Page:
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Google's apparent profit off of ads from illegal online pharmacies has ruffled the DOJ
Google's legal woes are never-ending, but now it's apparently getting slapped with such deep-impacting allegations that it's willing to shell out a sizable chunk of its yearly revenues just to make them go away. Google has set aside $500 million to resolve a case with the Department of Justice over illegal ads from bogus online pharmacies that offer to sell drugs without a prescription, according to a report from the Wall Street Journal.
The Justice Department is investigating how much the company knew as it accepted ads for online pharmacies in Canada and abroad—ads that it subsequently made hundreds of millions of dollars in ad revenue from.
(Let’s be honest here, anyone with an old person in their family could kiss Canada’s feet right now for its cheap drugs, so let’s hold off and get all the facts before we jump into the anti-Google camp once again.)
Much of the pressure comes not only from the DOJ, but from the Food and Drug Administration as well, according to people familiar with the matter. Back in 2003, Google began banning ads from U.S. pharmacies that offered to sell prescription drugs like Vicodin and Viagra without a prescription, as did Yahoo and Microsoft. The shift largely came from pressure from the FDA to crack down on such ads.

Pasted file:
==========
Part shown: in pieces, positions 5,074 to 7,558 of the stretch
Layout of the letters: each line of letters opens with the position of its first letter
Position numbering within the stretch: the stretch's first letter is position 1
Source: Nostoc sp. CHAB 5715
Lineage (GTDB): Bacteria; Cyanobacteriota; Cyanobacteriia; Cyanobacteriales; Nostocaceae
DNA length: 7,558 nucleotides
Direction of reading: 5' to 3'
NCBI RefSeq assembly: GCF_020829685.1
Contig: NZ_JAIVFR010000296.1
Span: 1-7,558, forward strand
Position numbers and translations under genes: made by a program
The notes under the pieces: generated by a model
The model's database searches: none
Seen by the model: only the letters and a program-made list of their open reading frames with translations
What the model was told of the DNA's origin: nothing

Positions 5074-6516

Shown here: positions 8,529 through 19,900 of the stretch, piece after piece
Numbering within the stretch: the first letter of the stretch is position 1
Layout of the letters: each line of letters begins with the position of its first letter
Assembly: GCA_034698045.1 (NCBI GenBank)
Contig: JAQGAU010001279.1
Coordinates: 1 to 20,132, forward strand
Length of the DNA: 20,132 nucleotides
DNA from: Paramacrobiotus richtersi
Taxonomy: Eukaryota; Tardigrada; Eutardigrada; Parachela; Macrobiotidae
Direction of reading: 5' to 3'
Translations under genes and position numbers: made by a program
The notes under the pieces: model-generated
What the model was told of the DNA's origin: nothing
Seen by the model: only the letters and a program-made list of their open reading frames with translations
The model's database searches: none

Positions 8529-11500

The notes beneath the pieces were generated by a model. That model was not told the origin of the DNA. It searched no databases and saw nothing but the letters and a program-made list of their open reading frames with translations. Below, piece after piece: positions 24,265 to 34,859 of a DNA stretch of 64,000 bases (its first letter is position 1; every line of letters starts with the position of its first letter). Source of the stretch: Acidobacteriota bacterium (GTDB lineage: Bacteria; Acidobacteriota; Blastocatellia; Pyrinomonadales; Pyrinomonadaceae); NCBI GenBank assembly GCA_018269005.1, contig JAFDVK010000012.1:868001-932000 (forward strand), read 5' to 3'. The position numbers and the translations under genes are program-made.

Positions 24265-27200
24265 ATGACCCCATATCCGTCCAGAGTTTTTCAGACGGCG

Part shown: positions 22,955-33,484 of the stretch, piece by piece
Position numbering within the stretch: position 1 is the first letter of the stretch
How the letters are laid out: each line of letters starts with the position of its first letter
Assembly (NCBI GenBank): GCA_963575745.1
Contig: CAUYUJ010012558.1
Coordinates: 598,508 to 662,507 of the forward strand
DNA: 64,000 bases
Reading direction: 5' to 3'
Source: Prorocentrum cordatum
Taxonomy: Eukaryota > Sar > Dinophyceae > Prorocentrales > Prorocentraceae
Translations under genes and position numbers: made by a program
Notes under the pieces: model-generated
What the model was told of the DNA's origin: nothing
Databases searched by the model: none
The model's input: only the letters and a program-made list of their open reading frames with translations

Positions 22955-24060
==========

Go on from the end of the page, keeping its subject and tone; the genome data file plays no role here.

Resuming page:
But a year later Google incensed the FDA and U.S. pharmacies once again when it announced that it would continue to serve ads from Canadian pharmacies. When the FDA began probing into Google pharmacy ads recently, the company changed its policy once again and promised to serve ads from licensed U.S. pharmacies only.
If Google does, indeed, end up paying $500 million to the DOJ, it would be the largest penalty ever paid by a company to settle a dispute with a government agency. In 2007, Yahoo, Microsoft, and Google together paid a combined fine of $31.5 million to settle a case with the DOJ over allegations that the companies had accepted ads from illegal gambling sites, in violation of the Federal Wire Wager Act.
And yet if Google were to pay the $500 million, it would still be little more than a drop in the proverbial bucket. Of the $29.3 billion that Google made in revenues for the entire year of 2010, a whopping $28.2 billion came from ad revenue alone.
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